Edited By Josefa Ros Velasco
1 Acedia and Its Relation to Depression (Derek McAllister (Baylor University, Texas))
1 Acedia and Its Relation to Depression
Baylor University, Texas
There are prima facie grounds for thinking acedia and depression are somehow related. Acedia, that old deadly sin of sloth, is marked characteristically by idleness, laziness, aversion to work, slackness, and even sorrow. Depression is marked characteristically by sadness, dullness, loss of pleasure, emptiness, and, sometimes, irritability—these are stereotypical characterizations, to be sure; nevertheless, it is instructive beginning with such familiar but crude generalizations, then proceed to analyze, clarify and correct them as needed. The Diagnostic and Statistical Manual of Mental Disorders (DSM-5) identifies at least one necessary condition for inclusion in the category of depressive disorders, i.e., a sad, empty, or irritable mood:
The common feature of all [depressive] disorders is the presence of sad, empty, or irritable mood, accompanied by somatic and cognitive changes that significantly affect the individual’s capacity to function. What differs among them are issues of duration, timing, or presumed etiology. (American Psychiatric Association 2013, 155)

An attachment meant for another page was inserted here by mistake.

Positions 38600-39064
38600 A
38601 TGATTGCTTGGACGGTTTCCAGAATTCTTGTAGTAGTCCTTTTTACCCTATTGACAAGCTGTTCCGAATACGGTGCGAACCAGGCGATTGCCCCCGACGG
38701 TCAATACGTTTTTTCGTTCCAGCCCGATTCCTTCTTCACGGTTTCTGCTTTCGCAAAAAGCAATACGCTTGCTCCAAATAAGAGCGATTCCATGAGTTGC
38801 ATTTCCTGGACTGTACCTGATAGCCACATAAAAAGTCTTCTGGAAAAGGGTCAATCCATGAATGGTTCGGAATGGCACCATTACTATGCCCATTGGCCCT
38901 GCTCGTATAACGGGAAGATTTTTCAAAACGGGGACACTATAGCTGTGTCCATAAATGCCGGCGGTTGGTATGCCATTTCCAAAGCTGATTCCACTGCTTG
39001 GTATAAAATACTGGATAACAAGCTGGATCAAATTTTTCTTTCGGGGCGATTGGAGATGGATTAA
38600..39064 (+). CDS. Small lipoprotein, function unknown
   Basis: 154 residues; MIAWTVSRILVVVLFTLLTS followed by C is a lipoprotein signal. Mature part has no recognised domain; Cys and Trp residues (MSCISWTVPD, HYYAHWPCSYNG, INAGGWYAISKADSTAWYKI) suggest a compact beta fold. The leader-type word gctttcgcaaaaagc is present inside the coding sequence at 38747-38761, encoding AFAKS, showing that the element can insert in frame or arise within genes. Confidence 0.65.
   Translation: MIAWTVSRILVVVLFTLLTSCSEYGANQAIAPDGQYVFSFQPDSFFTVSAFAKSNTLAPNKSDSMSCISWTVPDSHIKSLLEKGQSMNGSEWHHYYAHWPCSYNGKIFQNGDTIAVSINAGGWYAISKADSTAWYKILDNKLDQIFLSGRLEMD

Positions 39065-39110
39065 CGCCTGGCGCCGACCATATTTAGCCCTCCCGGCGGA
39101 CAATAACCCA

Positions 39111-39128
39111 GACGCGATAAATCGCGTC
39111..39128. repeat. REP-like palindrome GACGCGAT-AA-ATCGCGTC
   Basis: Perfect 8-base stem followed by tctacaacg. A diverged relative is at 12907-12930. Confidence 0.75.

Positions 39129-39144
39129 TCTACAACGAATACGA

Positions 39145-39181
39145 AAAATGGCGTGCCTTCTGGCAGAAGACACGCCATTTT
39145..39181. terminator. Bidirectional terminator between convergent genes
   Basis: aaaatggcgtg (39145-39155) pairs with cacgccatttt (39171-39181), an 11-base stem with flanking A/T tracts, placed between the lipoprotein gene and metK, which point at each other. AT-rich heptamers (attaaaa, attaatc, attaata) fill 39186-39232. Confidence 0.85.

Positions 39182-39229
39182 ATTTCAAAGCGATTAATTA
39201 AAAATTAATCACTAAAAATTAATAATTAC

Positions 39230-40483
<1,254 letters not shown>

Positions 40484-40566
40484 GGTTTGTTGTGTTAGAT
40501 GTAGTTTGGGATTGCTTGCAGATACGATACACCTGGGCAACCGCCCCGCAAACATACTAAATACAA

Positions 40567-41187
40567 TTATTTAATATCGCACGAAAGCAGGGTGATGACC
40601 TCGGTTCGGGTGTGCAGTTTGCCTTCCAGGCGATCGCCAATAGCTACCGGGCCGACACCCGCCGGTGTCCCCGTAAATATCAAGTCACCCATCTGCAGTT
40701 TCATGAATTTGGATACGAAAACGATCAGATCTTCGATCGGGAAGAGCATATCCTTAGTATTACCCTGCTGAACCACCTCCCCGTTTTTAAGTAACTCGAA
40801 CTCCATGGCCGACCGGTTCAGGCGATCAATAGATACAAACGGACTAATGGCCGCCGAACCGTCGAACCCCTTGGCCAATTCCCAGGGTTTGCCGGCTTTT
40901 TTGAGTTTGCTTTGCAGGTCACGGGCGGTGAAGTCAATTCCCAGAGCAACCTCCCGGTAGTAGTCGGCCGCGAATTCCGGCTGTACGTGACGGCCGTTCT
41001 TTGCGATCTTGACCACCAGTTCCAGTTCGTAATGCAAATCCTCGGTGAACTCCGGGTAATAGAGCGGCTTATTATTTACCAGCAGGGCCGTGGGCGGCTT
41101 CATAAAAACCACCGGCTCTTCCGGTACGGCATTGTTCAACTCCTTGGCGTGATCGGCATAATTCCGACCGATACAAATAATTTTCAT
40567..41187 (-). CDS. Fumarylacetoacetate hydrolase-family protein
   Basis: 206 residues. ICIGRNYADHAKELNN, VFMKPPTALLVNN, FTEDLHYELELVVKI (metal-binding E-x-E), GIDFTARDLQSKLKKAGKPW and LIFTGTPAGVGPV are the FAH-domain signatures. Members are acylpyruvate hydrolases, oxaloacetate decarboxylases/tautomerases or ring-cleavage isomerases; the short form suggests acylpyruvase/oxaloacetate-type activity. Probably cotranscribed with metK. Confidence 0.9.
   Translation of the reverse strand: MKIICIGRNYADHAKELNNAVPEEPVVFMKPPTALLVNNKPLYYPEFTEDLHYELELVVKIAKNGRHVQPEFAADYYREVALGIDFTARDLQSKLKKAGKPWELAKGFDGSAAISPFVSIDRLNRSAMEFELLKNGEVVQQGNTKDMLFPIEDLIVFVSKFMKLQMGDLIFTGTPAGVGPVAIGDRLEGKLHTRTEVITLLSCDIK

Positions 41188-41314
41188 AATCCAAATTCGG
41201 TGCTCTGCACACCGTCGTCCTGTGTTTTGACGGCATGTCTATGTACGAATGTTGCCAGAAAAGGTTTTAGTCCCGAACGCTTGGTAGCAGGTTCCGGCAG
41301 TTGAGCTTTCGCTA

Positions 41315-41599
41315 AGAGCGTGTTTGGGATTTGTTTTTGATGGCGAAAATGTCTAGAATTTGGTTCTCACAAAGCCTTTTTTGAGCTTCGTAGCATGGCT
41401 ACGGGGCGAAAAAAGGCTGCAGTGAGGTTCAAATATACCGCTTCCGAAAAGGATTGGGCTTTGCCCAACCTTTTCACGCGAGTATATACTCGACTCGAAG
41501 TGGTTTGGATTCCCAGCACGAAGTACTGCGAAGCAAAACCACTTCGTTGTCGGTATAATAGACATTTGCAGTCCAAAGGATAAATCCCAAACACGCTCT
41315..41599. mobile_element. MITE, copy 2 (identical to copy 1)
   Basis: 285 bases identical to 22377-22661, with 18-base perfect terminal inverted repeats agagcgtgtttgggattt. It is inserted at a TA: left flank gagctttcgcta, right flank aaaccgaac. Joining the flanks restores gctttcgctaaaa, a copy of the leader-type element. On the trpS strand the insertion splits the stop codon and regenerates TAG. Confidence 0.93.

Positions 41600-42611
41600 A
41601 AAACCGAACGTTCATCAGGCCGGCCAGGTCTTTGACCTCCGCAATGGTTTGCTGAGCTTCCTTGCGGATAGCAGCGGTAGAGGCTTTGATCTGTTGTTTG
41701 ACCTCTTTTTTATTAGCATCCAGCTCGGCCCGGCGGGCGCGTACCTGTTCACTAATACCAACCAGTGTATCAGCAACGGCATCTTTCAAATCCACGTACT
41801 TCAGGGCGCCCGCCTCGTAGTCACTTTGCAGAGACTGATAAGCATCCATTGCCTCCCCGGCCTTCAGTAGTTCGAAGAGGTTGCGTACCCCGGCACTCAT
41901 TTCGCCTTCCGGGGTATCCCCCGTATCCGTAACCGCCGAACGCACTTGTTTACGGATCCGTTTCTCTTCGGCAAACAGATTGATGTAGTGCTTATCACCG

The DSM has, since its third iteration (1980), overtly eschewed reference to etiology as a diagnostic criterion for depression in favor of identifying symptoms and behavior in descriptivist language as diagnostic criteria.1 This intentional move leaves room for clinicians and practitioners to theorize, on a case-by-case basis, about the etiology of any particular person’s depression,2 rather than have the matter settled legislatively at the outset. In what follows, I shall...
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